When Kimberly Filian heard that someone stole a rainbow flag from a gay couple in her neighborhood, she felt compelled to help out.
“I’m so sick of all this hate,” Filian told the Chicago Tribune. “I just feel inundated in the media and everywhere I look, all those terrible stories. It’s overwhelming sometimes. I felt like it was one thing I could do to show support — just something little.”
Filian decided to order dozens of rainbow flags, with the hope that her neighbors in Barrington, Illinois, would put them up in front of their homes as a show of solidarity, the Chicago Tribune reported. Now, the neighborhood, about 30 miles north of Chicago, is lined with pride flags.
For Casey Handal and Zadette Rosado, who had their LGBT-affirming flag stolen from their backyard, the outpouring of support has been a great relief — especially for their two young daughters, WGN9 reported.
Digital Access For Only $0.99
For the most comprehensive local coverage, subscribe today.
“For me, whenever there’s a bad situation, I always remember there’s a silver lining,” Rosado told WGN9. “And this was our silver lining.”
After noticing their rainbow flag had been taken down — and replaced with an American flag — the couple posted about the theft online, according to CBS Chicago.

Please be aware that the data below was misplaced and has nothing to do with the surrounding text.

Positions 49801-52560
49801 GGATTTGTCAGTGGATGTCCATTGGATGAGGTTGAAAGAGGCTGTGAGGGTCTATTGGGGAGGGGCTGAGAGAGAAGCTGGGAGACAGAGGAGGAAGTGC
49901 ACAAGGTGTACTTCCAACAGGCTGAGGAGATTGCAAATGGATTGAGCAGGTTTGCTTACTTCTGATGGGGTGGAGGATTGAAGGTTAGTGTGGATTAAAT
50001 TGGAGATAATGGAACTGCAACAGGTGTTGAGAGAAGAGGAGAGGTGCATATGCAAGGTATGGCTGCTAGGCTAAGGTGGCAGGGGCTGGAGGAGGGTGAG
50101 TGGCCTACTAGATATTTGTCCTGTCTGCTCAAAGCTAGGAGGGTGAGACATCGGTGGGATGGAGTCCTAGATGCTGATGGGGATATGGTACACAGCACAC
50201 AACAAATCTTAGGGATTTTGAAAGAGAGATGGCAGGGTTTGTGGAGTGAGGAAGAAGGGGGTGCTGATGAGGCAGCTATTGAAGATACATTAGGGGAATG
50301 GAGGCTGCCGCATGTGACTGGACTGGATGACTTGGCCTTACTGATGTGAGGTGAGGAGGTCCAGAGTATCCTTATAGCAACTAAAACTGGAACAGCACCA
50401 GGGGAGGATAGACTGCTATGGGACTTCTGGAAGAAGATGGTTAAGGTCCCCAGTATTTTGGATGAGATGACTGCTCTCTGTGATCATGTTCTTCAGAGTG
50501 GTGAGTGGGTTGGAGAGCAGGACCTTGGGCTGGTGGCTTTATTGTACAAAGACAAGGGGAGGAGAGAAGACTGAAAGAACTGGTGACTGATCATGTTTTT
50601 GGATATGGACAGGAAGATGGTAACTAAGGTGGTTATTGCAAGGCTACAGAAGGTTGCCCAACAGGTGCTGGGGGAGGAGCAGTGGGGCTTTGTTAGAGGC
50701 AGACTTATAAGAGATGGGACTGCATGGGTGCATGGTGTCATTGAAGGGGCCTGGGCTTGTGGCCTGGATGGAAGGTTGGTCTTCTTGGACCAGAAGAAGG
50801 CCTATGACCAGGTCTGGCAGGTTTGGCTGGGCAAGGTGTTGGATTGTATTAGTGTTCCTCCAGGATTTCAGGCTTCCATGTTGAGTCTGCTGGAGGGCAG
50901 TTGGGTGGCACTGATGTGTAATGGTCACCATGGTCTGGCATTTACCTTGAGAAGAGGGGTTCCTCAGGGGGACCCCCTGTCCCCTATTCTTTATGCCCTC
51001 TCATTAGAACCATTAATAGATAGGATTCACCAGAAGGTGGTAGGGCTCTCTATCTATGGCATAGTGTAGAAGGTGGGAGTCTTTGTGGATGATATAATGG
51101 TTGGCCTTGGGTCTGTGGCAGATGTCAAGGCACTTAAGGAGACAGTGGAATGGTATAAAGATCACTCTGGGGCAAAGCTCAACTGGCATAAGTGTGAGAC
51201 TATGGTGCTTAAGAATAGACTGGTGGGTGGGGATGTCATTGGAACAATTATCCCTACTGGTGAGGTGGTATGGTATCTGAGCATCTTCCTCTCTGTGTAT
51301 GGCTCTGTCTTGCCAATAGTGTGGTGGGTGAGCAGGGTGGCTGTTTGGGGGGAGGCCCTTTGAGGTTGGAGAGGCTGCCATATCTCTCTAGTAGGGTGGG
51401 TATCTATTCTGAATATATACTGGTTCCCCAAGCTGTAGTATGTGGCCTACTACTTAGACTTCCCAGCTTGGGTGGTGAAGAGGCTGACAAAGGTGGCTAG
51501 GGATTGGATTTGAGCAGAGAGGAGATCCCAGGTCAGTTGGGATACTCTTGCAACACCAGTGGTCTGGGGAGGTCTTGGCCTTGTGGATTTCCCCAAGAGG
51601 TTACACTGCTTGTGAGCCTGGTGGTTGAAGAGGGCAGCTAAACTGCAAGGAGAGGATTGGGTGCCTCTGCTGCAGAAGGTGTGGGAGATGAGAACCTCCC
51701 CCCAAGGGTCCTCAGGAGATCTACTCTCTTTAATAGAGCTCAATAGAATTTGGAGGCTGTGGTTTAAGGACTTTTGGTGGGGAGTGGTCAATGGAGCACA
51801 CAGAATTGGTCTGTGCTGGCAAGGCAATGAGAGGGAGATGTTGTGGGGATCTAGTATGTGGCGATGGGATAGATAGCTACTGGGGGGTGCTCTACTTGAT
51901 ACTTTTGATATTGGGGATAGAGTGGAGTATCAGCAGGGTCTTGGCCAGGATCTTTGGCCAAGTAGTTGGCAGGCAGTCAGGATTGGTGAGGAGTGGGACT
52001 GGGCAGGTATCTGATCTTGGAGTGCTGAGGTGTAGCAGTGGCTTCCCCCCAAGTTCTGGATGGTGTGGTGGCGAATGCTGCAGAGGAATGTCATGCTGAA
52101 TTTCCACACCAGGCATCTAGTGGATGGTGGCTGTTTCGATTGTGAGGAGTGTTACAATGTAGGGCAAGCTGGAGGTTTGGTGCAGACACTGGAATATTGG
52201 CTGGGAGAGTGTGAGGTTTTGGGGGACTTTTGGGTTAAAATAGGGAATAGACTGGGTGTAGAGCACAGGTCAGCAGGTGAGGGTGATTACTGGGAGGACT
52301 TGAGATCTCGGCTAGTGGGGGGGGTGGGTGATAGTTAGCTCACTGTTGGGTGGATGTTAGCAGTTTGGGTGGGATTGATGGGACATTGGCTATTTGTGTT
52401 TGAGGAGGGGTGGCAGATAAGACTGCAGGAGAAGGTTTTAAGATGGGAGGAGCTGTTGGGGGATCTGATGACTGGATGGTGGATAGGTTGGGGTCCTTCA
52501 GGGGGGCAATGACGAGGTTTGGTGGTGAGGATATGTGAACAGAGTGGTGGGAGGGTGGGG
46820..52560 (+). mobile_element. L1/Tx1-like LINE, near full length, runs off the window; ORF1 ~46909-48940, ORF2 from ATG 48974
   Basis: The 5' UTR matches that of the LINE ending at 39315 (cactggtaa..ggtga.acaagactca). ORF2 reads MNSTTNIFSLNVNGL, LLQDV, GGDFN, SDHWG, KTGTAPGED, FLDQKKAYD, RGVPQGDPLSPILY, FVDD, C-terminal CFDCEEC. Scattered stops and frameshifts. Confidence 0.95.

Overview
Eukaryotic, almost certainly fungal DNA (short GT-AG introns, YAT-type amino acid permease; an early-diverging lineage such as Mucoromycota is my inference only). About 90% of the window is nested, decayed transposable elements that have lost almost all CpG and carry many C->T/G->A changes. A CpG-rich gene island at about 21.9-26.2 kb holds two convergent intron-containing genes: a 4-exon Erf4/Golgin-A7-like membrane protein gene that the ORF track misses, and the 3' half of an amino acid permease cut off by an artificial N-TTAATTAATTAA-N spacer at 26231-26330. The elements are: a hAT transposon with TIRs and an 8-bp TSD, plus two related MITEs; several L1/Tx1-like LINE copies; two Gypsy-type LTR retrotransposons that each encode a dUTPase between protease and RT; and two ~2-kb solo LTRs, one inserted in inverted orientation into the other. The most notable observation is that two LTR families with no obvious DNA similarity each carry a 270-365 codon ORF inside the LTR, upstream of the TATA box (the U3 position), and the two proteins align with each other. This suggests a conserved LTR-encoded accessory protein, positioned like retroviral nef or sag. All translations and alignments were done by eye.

Filian said she was “astounded” when she heard what happened “just around the corner from here,” according to WLS.
“It was just so disturbing to me,” she told the outlet, “and it made me angry.”
Other neighbors, like Robert Colvin — whose son is gay — also joined the effort to support the couple, who had moved into the neighborhood six months earlier, according to the Chicago Tribune.
He argued that allowing others to express themselves freely should be an American value.
“Just because somebody’s gay doesn’t mean they’re wrong, doesn’t mean they’re bad, it just means they’re a little different and that’s just fine,” Colvin told the Chicago Tribune. “That’s America. That’s what it should be, anyway.”
Handal said the proliferation of rainbow flags in the neighborhood serves as a teachable moment for their children.
“We said look at what all the good people are doing, look at all the nice people in the world,” Handal told WGN9. “For every bad person, there’s 100 nice people, And it is a really good lesson for them, and for all the children in the neighborhood, to see that there’s good in this world and it always outweighs the bad.”
And next up for the family? Handal and Rosado are set to get married in late December, WGN9 reported.